How do I generate an attribute chart?

An Excel sheet containing both the data and the results for use in this tutorial can be downloaded by clicking here. The data are from [Pyzdek Th. (2003). The Six Sigma Handbook, McGraw Hill, New York] and correspond to 30 inspections for bruised peaches of 1 crate of a production process.

The control charts for attributes are an efficient method to decide if a process is statistically under control or not. There a variety of different control charts for different aims.

The attribute charts tool offers you the following chart types:
- P chart
- NP chart
- C chart
- U chart

A P chart is useful to follow the fraction of non conforming units of a production process.

A NP chart is useful to follow the absolute number of non conforming units of a production process.

A C chart is useful to follow the number of non conforming units per inspection unit of a production process having a constant size of an inspection unit.

A U chart is useful to follow the number of non conforming units per inspection unit of a production process having a non constant size of an inspection unit.

In addition to the control charts connected functions are available:
- Box-Cox transformation
- Process capability
- Tests for normality
- Rules for special causes and Westgard rules
- Run charts

During this tutorial an NP chart will be used.

Once XLSTAT-Pro is activated, select the XLSTAT/XLSTAT-SPC/Attribute charts command, or click on the corresponding button of the XLSTAT-SPC toolbar (see below).

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When the SPC attribute dialog box is being displayed, select the data on the Excel sheet. (Note: There are several ways for selecting data with XLSTAT - for further information, please check the section on selecting data.) In this example, the data start from the first row, so it is quicker and easier to use columns selection. This explains why the letters corresponding to the columns are displayed in the selection boxes.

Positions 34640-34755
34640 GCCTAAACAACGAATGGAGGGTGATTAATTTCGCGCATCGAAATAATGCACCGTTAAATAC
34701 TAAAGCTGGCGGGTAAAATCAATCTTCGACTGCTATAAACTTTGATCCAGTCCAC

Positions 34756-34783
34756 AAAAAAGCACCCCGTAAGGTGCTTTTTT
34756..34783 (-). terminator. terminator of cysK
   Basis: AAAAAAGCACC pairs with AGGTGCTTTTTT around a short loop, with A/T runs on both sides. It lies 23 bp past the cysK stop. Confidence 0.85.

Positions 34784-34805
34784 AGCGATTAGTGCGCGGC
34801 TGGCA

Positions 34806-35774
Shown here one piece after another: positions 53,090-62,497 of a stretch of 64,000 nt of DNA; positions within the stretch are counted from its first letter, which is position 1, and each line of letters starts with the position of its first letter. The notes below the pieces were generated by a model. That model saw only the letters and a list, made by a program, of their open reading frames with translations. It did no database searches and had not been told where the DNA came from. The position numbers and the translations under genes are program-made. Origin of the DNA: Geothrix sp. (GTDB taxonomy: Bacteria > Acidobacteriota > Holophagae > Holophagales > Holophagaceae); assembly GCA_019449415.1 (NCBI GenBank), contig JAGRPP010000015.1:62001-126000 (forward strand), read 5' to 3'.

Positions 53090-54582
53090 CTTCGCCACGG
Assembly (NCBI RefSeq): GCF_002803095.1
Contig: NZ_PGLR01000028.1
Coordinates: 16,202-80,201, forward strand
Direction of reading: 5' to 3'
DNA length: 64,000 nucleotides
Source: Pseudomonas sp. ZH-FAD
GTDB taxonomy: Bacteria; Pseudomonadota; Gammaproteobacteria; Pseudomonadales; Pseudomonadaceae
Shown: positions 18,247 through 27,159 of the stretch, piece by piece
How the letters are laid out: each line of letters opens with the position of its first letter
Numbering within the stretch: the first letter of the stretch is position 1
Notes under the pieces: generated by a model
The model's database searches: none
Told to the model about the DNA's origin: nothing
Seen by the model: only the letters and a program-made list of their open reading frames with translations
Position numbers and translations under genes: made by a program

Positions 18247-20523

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In the "Mode" tab, we chose the combination "NP chart".

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In the "Output" tab, we activate all options, and we activate all special cause rules.

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In the "Charts" tab, we activate all options.

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The computations begin once you have clicked on "OK". You are asked to confirm the number of rows and columns (this message can be bypassed by un-selecting the "Ask for selections confirmation" in the XLSTAT options panel).

Interpreting a NP attribute control chart

The first result is the estimated mean.

The following tables with their corresponding chart represent the NP control chart including the different control limits and central lines. In the first table the control limits of the NP control chart are mentioned.

Then the data of the NP control chart starting with the bruised peaches (NP) and the group size are displayed. After this the central line (CL), the lower (LCL) and the upper (UCL) control limit and the lower and upper zone limits for the A and B area are displayed for each group.

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The next table contains the details for the special cause rules. Only "No" can be read in the table. The data has a good quality with respect to this issue. Summing up you can discover all this in the NP control chart. The group means values are always between the lower and upper control limits.

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The control chart lets us come to the conclusion that the process is "statistically under control".

Further it is interesting to know, if the data follows a normal distribution and therefore the common rules for control charts and process capabilities can be applied. In the next section the results of 4 different normality tests and a Q-Q plot are displayed. All of the 4 tests conclude that the Hypothesis H0 of normal distribution can be accepted. In the Q-Q plot we see that the data are close to the first bisector line. We suppose that the data is normally distributed.

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At last the run chart is displayed. We see that the measurements inside a group have a wide range, lying between 23 and 37. The values are within the control limits.

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Click here for other tutorials.

About KCS

Kovach Computing Services (KCS) was founded in 1993 by Dr. Warren Kovach. The company specializes in the development and marketing of inexpensive and easy-to-use statistical software for scientists, as well as in data analysis consulting.

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